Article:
Performance Reviews | Performance Evaluations & Appraisal
How to Prepare a Performance Management Review
Employees in non-service related jobs are assessed by their supervisors periodically. These regularly scheduled reviews are called performance management reviews. It is typical for the employee to be actively involved in the conversation during a performance management review. Use these tips to learn how to prepare a performance management review.
Recall the previous performance management review of the employee.Note the goals that were given to the employee for the year, and how well the employee met these goals. If the goals were not met or exceeded, determine what effect outside influences, such as project scope changes, may have had on the issues, and how much responsibility rests with the employee.
Decide if the goals given to the employee were adjusted.If there was a reduction in goals since the previous review, determine why. If extra duties were added since the previous review, determine how well those extra duties were carried out.
Review your own notes.During your periodic meetings with the employee over the year, you may have taken notes regarding weekly progress. Review any notes or email correspondence with the employee to gage progress.
Think of examples.Document specific examples of the employee performing assigned duties and interacting with other employees.
Seek third party input.The opinions expressed by fellow employees can give great insight into the performance of the employee. Such third party input also can be a chance for co-workers to offer false flattery of a friend or give false criticism of a perceived enemy. In either case, keep efforts to gather third party support quiet and contained. Don't turn the effort to gain third party input into a public opinion poll.
Write the Review
Rate the performance of the employee.Based on the information gathered, use the standard review scale put in place by your company to rate the performance of the employee. Keep in mind that the performance management review is for the entire year; achievements that are almost a year old are as important as those attained last month.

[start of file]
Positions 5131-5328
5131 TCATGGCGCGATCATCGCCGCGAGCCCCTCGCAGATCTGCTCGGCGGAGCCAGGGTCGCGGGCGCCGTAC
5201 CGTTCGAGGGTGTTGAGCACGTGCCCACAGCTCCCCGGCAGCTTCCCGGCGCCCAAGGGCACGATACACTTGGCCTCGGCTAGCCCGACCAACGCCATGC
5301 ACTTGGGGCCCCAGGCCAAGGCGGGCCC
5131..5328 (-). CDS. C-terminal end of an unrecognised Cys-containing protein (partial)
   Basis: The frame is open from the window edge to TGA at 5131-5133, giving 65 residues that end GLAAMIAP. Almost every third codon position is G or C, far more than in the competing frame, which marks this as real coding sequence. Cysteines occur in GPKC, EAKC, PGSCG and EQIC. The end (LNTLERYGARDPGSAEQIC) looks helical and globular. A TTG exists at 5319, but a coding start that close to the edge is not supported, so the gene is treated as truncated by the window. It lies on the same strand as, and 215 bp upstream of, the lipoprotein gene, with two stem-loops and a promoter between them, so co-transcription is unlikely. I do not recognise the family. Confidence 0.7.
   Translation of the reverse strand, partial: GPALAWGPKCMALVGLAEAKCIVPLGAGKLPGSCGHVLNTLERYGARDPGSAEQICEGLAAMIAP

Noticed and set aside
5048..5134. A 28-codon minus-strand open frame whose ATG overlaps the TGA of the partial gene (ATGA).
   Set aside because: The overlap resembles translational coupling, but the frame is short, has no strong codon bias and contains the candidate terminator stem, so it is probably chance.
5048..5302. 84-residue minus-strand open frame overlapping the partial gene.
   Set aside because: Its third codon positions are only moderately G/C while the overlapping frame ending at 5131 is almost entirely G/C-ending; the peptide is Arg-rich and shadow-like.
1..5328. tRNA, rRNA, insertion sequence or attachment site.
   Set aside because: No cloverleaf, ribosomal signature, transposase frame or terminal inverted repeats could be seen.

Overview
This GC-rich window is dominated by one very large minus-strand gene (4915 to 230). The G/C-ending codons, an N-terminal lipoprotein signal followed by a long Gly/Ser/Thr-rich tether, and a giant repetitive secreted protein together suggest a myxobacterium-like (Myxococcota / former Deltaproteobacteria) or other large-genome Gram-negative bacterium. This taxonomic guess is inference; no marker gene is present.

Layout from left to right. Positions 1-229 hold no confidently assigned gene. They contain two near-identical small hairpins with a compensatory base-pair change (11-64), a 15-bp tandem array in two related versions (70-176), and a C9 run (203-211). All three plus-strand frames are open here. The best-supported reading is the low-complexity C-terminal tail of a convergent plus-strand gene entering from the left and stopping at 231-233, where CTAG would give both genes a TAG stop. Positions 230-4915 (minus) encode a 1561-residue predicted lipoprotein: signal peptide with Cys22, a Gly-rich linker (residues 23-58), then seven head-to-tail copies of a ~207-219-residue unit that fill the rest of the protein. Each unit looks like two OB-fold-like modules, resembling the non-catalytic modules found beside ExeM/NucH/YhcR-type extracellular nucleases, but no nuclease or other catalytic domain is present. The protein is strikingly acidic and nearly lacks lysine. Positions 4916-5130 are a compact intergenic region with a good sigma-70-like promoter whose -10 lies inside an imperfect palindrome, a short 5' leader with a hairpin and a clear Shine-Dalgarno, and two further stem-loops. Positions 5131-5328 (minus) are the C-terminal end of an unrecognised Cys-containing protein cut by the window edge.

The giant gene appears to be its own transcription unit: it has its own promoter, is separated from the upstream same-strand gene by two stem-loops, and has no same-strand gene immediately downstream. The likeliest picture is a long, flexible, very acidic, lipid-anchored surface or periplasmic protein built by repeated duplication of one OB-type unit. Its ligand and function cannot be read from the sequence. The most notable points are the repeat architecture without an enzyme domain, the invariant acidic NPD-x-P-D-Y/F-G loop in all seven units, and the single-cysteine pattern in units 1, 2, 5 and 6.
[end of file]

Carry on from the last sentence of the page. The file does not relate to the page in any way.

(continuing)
Reread and judge yourself.Dispassionately read the review you have written and be sensitive to the possibility that your own personal feelings may have swayed a fair appraisal. Adjust the review if necessary.
Add goals and responsibilities.At the performance management review, the employee should be presented with expectations for the coming year. Keep in mind that these should be long-term goals, if possible. Leave open the possibility that these goals and responsibilities may change during the year, but that changes would be discussed with the employee and noted as modifications on the review form.
Prepare to adjust duties and provide rewards.Be prepared to address the changes that should be made to the employee's responsibilities and to discuss performance rewards for the employee, such as pay or position increases. If the employee has areas for improvement, suggest formal or informal methods to help the employee improve his skills or job performance.
Schedule the interview.Give the employee at least a 1-week notice for the performance management review. Make sure that the employee understands the nature of the issues to be discussed. Do not reveal details at this time, only mention topics to be reviewed. Reassure the employee that this is a standard performance management review required for all employees.
Give the Review
Explain new goals and responsibilities.These goals and responsibilities should be discussed through an interactive conversation with the employee. Be sure that the employee understands and commits to the new goals and responsibilities.
Praise the employee.Take this opportunity to thank the employee for her good performance. Mention performance rewards that may be forthcoming, if applicable.
Lay out improvement plans.Tell the employee what formal or informal steps need to be taken to improve performance. Make sure that the employee understands what is required, and understands that the plans are not a punishment for poor performance, but a chance to improve skills and abilities.
Formally close the review.Present the employee with pay adjustments or other considerations, if applicable. Have the employee sign the review.
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